Test of character pic2In my previous career I managed the Quality Assurance department of a company that produced communications hardware and software.

Before releasing a product to manufacturing we tested it to ensure that it met quality standards and customer expectations. “Stress tests” were one of the most important methods that we used. We observed product performance under harsh environmental conditions such as extreme temperatures, humidity, vibration and impact.

Nobody will buy a smartphone that breaks after a child throws it to the ground. Customers will be delighted to see their electronic watch work after being washed and dried along with their clothes.

The same is true with humans. One’s true nature and character is revealed under pressure. Men and women of character adhere to moral and behavioral standards despite the various pressures of life.

Pressure comes in the form of adversity such as hardships, pain, suffering and mistreatment. The reverse is also true. Power, success, wealth and fame also pressure us to abandon ethical norms.

Both extreme stress and extreme success pressure us, squeezing our soul and mind and exposing the deepest hidden qualities. One’s true nature is revealed under pressure.

Most of us behave fairly well under pleasant circumstances, when things are going our way. We are typically kind to those who are nice to us.

But life is not always pleasant or easy. We all face difficulties such as health issues, financial problems, and family and work challenges. Many of us suffer from mild or even severe forms of emotional or psychological conditions such as low self-esteem, insecurities, fears, and various complexes.

Equally relevant, one’s character proves itself when a person continues to love, care for and respect friends and acquaintances when acquiring power, wealth and fame. These “blessings” can falsely convince one that they are great and know everything, leading to conceit. Success in one area does not translate into omniscience or omnipotence. Immature people, intoxicated by “success,” consider themselves licensed to anything.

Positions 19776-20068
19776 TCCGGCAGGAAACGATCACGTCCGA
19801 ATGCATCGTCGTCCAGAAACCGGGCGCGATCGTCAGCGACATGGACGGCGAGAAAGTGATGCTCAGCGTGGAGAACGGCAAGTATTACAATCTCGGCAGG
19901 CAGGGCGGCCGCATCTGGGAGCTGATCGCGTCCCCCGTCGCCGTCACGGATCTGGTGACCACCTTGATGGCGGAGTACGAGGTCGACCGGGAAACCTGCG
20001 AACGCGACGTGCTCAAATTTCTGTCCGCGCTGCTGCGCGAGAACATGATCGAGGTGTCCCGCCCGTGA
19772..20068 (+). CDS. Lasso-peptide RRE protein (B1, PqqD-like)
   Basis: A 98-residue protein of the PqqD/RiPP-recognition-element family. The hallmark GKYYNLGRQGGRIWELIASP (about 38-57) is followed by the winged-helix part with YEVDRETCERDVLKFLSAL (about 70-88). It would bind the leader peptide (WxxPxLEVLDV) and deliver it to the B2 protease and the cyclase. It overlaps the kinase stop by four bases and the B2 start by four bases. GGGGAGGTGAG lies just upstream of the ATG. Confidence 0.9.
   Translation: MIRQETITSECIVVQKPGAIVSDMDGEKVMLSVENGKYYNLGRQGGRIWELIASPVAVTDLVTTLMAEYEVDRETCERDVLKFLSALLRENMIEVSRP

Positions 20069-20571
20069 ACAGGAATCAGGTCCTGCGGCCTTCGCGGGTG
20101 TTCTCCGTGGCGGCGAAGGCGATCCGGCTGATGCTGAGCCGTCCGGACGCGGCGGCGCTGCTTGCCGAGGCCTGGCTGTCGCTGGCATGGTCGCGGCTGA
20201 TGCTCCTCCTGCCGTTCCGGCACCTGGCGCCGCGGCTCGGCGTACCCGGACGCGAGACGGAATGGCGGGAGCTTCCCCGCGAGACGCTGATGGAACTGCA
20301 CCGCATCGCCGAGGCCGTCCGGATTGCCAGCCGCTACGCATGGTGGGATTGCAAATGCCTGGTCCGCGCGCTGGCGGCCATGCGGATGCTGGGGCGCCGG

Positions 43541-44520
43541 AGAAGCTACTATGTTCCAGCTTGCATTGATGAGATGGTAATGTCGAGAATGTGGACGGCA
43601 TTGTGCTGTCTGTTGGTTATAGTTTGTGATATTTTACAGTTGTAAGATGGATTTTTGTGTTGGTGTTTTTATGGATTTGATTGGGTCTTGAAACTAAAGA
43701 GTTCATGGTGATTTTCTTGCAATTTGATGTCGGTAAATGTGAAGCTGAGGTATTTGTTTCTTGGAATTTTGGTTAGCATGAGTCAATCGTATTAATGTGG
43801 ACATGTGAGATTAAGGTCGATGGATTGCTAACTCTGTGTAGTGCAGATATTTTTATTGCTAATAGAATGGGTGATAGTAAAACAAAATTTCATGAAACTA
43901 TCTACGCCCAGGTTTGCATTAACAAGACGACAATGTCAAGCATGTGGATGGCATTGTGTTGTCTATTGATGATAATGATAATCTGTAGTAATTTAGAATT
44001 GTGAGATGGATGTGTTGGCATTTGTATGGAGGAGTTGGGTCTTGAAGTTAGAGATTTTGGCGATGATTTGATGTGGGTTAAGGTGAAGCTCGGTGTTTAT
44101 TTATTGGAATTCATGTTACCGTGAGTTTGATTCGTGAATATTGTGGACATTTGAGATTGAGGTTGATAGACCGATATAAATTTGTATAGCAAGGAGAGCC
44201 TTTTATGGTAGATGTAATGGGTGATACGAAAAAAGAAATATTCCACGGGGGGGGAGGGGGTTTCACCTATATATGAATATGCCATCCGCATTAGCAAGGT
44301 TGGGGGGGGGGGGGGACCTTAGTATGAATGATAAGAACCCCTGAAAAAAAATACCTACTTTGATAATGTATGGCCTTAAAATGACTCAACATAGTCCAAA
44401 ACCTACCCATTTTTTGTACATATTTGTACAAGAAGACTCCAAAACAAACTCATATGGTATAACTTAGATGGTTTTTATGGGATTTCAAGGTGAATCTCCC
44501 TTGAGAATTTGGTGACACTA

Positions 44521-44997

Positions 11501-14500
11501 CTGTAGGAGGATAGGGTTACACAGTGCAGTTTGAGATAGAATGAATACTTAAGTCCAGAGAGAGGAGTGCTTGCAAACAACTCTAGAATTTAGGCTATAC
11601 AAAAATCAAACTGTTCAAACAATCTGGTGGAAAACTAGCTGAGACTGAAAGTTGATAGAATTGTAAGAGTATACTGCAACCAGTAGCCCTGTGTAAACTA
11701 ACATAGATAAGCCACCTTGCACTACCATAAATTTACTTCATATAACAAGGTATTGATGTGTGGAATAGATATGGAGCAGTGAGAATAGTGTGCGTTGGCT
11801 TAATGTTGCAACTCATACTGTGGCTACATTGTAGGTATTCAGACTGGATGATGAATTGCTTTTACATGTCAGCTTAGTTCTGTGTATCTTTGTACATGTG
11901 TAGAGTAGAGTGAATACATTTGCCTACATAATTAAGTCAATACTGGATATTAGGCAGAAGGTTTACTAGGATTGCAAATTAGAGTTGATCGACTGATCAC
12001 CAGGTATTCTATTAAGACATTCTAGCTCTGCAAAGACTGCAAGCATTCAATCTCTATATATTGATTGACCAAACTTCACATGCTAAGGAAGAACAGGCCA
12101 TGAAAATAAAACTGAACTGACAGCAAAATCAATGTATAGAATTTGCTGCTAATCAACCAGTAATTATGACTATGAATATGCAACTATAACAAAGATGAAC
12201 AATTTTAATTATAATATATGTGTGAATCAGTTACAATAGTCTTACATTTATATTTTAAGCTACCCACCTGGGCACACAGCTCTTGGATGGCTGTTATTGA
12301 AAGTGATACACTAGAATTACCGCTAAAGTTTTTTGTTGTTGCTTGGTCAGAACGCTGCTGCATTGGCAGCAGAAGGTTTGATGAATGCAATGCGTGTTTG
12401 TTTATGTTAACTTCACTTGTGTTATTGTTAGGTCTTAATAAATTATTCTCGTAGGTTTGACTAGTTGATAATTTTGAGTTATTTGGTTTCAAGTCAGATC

The true test of greatness is one’s willingness and ability to remain faithful to high moral and ethical standards despite the pressures of life.

Here are a few examples:

  • You selflessly reach out and help those in need despite your own hardships.
  • A sick husband silently attends to the needs of his suffering wife without complaining of his pain.
  • An employee who has been unfairly fired refrains from badmouthing his former employer.
  • An employee promoted to a high position continues to be friendly and kind to his former colleagues.
  • You continue to be kind to a friend who failed to help you in your greatest hour of need.
  • When sensing unfair treatment one does not reciprocate in kind, but responds constructively, based on an understanding of the offender’s context and the real causes of his emotional reaction.
  • You view life’s injustices as opportunities to help improve the plight of the exploited rather than a reason to become bitter, hopeless and cynical.
  • You handle disagreements and challenges to your perspective with humility and an understanding of the others’ point of view.

Character is shaped over a lifetime as one acknowledges his/her flawed nature through soul searching, meditation and Divine help.

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